You're right, Lucky, we're totally out of sync on who does better, but at least we have the same goal. }(

 

I thought Kerry did just what he had to do to tonite: project a Presidential Stature. I also thought the split screen (on CNN) showed W's irritability once again.

 

All in all, not a homerun for Kerry, but enough to carry the day (night?).

 

All that said, what counts is how the spin plays out over the weekend, to influence the undecided voters. Then, there's the matter of RePiglican voter registration tampering in many states. There's LOTS of time for filthy political behavior between now and Nov 2.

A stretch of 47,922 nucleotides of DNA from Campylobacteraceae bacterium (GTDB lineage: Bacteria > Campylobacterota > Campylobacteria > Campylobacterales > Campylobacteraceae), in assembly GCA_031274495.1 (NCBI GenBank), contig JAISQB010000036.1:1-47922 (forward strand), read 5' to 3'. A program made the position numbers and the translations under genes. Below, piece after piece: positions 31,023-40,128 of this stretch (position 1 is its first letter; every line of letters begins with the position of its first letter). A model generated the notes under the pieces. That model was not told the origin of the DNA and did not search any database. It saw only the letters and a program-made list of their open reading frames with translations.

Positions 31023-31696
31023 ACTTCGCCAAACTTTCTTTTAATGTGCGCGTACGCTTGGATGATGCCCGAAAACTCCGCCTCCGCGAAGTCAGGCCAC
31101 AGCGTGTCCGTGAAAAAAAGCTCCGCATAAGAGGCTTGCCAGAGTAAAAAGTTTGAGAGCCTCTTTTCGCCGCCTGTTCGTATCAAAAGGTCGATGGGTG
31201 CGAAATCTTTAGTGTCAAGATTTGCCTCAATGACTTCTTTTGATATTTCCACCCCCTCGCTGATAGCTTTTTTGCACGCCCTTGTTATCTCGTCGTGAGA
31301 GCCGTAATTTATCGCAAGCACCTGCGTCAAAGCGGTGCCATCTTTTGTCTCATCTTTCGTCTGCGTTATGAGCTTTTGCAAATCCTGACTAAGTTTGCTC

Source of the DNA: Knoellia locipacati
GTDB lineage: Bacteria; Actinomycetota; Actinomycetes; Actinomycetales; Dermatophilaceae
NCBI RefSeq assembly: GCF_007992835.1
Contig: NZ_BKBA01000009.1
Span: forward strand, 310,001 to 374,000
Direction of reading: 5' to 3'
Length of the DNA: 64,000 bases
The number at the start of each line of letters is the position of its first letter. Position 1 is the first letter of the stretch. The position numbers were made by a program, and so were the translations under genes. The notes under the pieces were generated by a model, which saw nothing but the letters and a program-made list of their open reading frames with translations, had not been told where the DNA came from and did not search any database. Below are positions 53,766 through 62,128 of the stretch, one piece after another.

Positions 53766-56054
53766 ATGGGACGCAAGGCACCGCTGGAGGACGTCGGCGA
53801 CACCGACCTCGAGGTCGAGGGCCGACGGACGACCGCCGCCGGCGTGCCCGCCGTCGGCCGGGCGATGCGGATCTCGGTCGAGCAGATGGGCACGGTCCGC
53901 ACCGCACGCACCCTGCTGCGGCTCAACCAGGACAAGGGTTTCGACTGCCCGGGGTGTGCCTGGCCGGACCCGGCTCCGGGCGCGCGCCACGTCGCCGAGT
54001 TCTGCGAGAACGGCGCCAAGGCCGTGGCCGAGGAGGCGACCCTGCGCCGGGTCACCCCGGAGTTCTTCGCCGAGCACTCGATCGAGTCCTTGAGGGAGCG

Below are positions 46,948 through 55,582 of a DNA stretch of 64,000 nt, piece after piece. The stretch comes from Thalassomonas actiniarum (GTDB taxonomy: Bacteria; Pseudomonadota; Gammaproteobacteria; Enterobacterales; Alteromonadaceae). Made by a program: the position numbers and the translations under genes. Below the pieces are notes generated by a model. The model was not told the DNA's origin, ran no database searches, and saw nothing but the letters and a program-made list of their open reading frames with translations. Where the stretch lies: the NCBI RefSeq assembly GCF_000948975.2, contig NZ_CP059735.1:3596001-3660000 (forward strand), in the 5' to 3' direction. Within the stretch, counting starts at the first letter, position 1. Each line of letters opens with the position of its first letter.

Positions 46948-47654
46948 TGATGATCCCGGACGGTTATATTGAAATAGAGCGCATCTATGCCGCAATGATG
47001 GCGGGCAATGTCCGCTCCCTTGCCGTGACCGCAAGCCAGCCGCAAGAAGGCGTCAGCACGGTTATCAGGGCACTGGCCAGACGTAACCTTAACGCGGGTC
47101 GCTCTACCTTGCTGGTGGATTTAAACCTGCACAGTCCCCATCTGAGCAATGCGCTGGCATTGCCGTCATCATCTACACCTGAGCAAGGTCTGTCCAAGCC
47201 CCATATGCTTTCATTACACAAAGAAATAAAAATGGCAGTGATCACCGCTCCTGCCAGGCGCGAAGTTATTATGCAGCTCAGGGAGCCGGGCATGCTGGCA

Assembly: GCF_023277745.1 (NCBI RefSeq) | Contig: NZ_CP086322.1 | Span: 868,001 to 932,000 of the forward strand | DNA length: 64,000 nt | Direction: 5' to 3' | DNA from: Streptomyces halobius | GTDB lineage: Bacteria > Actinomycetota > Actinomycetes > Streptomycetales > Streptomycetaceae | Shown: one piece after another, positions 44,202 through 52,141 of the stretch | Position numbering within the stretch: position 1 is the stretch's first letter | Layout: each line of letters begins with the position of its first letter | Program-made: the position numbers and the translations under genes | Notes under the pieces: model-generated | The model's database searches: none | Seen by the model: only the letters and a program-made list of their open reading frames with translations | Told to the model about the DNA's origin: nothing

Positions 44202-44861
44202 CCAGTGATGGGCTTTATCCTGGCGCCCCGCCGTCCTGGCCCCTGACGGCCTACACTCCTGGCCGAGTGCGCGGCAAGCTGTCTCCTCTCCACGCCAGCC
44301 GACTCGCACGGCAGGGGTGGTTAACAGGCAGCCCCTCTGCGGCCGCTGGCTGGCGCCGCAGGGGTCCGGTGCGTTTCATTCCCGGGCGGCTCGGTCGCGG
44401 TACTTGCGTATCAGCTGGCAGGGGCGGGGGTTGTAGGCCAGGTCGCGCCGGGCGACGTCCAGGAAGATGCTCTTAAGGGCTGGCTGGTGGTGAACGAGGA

When I was young, the 1968 Presidential election was a defining moment in my life. The election this year is far more important.

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It was either a draw or a narrow win for Kerry, in my opinion. Even though I'm a Bush-hater, I have to say he gave his best performance so far. Bush sounded a bit forced in the beginning, but he eased into the debate and he was more articulate than he has been in the past. Clearly he improved over the course of the three debates. Substantively I thought he was weaker than Kerry. Bush kept repeating mantras, he lied outright about saying he didn't care about Osama bin Laden (and CNN is now showing the clip when he said that) and he waffled on Roe v. Wade and gay marriage. (Ironically, that may hurt him with his base, who are obsessed with the two issues.)